Total cost for two plates and wine: About $16

Monday Dinner: Tuna Niçoise with 2011 Domaine Les Pallières Au Petit Bonheur Rosé ($20 - Binny's)

A's Do Mar oil-cured tuna, fava beans, avocados, mustardized potatoes, capers, black olives, tomatoes, onions, arugula, parsley. Anchovy-heavy basic French vinaigrette, but with Thai chilies added to shallots, olive oil, lemon, thyme, white balsamic vinegar, etc. Top-three house meal chronicled many times in blog form. Clean food. Food that feels like a life reset when you eat it. Avocado on Niçoise just made itself into the Niçoise rotation. That's creamy-fresh stuff, my friend. Probably have to call it something else but we're no Niçoise snobs.

Rhône rosé is the way to go here. Regional food with wine from the same region. Learn it, know it, love it. The 2011 Les Pallières Rosé has been The Answer for a couple of years now for us. We want nothing else.  It's so damn good that experimenting with another rosé seems like a waste of time and money when Goodness is right there for you, waiting to be had. The 2011, though, has shown a linear arc right into butterscotch-toffee-ville for us. Still good enough because we know this wine so well and know its nooks and crannies. Even when it gets all toffee-like, we know its intent, its former self well enough to like it. Fine enough here with the tiniest bit of fruity freshness peeking through but not enough to make this anything like a solid pairing. Opened a 2011 Charles & Charles Rosé to compare and found the freshness we wanted with tuna Niçoise. We await the 2012 Les Pallières. It's a wine friend.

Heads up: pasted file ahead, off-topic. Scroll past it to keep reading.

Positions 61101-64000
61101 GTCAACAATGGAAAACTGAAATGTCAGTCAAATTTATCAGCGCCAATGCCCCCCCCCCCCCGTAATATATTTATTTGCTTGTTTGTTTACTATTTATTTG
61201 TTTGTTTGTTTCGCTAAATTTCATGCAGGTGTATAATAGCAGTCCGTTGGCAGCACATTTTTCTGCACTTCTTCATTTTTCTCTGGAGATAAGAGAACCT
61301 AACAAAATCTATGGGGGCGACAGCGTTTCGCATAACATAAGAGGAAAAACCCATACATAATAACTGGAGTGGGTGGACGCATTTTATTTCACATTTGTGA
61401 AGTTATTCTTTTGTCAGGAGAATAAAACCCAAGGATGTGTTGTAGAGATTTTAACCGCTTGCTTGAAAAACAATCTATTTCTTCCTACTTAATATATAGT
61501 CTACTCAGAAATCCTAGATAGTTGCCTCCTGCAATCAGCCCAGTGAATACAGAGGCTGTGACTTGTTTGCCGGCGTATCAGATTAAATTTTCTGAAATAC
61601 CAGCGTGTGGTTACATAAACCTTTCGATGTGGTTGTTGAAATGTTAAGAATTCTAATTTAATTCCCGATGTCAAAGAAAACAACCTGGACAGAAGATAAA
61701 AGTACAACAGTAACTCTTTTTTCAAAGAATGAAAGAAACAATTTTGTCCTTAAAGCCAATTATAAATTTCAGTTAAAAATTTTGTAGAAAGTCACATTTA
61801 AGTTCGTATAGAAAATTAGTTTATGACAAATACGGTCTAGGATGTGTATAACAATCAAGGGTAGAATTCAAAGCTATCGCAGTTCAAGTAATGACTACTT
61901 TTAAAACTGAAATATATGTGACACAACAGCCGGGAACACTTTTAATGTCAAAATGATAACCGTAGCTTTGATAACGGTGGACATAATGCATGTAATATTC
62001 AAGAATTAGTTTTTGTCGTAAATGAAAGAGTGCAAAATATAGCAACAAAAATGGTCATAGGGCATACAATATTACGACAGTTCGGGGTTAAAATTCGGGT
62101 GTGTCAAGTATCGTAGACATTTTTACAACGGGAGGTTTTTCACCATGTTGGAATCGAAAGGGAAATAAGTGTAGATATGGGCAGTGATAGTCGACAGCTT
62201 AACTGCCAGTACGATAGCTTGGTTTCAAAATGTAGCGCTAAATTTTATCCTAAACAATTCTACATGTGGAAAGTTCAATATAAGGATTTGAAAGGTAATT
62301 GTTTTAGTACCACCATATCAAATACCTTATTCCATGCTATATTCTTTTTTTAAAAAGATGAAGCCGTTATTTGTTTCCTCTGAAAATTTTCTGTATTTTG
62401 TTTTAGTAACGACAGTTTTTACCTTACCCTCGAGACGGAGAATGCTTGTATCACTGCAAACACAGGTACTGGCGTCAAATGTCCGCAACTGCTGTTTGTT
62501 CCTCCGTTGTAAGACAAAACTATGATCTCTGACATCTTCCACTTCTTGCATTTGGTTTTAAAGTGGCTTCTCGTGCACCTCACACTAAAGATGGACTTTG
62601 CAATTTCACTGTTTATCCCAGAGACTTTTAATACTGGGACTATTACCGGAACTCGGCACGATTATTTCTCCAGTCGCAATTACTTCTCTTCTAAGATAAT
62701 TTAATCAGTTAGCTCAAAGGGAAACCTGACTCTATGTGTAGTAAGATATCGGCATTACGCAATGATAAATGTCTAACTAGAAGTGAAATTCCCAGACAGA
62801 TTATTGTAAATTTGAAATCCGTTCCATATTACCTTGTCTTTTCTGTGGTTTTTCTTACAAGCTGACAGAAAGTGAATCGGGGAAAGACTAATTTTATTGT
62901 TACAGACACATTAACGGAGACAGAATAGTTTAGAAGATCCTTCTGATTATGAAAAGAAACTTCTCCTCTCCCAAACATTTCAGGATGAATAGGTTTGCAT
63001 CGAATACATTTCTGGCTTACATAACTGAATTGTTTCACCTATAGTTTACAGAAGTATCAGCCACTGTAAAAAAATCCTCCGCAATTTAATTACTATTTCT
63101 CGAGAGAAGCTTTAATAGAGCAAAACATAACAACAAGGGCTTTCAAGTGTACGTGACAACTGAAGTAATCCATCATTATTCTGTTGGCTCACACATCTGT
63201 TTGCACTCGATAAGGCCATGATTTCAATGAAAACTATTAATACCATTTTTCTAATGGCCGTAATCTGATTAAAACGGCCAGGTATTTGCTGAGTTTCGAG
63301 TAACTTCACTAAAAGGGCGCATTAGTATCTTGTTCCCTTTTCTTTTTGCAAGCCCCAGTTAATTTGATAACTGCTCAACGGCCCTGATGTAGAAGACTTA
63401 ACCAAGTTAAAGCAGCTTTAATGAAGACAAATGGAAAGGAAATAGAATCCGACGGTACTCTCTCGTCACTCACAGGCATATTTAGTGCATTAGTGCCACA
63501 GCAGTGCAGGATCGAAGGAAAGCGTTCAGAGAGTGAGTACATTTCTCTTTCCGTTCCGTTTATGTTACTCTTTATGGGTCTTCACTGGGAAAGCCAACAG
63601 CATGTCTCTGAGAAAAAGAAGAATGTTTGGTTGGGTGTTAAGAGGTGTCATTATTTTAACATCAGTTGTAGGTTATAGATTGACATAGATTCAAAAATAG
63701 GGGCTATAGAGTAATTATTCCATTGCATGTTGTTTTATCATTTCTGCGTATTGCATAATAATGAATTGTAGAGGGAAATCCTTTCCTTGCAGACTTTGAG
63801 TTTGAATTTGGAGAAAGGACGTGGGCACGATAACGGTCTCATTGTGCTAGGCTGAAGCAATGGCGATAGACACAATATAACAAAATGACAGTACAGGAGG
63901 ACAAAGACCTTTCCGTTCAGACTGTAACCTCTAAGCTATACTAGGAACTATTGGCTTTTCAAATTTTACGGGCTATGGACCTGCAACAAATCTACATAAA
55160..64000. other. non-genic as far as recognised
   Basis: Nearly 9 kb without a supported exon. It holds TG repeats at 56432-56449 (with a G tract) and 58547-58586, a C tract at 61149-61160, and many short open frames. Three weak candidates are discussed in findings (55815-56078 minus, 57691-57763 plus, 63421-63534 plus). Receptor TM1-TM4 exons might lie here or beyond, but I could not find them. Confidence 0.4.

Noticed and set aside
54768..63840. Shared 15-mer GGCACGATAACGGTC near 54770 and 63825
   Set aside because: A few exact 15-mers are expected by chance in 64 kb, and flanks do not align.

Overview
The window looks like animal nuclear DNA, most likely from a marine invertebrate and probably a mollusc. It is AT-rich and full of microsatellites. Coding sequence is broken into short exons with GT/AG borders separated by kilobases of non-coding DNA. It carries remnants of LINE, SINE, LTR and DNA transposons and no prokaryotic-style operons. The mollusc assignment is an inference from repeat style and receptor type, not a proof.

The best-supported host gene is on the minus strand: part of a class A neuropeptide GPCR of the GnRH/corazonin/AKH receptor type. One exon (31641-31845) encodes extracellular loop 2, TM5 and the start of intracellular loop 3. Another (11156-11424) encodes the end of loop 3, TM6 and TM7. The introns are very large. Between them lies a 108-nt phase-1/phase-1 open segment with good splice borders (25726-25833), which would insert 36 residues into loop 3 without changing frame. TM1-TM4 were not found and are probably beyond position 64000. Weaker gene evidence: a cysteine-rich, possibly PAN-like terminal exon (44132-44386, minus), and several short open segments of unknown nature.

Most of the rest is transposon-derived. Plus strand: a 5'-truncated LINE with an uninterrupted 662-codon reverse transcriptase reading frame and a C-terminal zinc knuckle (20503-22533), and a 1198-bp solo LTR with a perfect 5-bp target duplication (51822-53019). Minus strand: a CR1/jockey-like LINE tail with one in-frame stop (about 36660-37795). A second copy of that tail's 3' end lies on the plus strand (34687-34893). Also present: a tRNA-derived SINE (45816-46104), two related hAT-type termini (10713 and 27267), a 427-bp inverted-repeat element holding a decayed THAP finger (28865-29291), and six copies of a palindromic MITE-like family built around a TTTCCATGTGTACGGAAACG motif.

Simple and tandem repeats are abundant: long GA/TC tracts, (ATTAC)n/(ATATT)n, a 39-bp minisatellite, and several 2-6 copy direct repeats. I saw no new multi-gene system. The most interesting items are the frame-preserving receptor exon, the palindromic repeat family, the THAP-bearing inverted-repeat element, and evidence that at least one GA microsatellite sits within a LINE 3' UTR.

Total cost for two plates and wine: About $55

Tuesday Dinner: Lamb, potato-manchego croquetas, green beans and tomato 'vinaigrette' and bread with 2008 Pingus PSI Ribera Del Duero ($35 - Binny's)

Rioja food. Ribera Del Duero wine. They're not terribly far from each other. Should work, right? Not when the most delicious part of the meal, the tomato 'vinaigrette' from The New Spanish Table, Mrs. Ney sums up perfect:

I generally avoid peeling tomatoes, but this is important food that will change your summer:  Blanch, ice, and peel one pound of tomatoes.  Dump them in food processor:  pulse until small-chunks--not puréed.  Dump into bowl, add 6 tbsp of your best evoo and 2 tbsp of your best vinegar.  Toast 1 tsp cumin seeds.  In a mortar and pestle, grind them up with two garlic cloves and a big pinch of your best salt.  Dump that into tomatoes.  Chop up some mint, add it to tomatoes, and let sit on your counter for two hours.  Eat, and realize that life is better, now.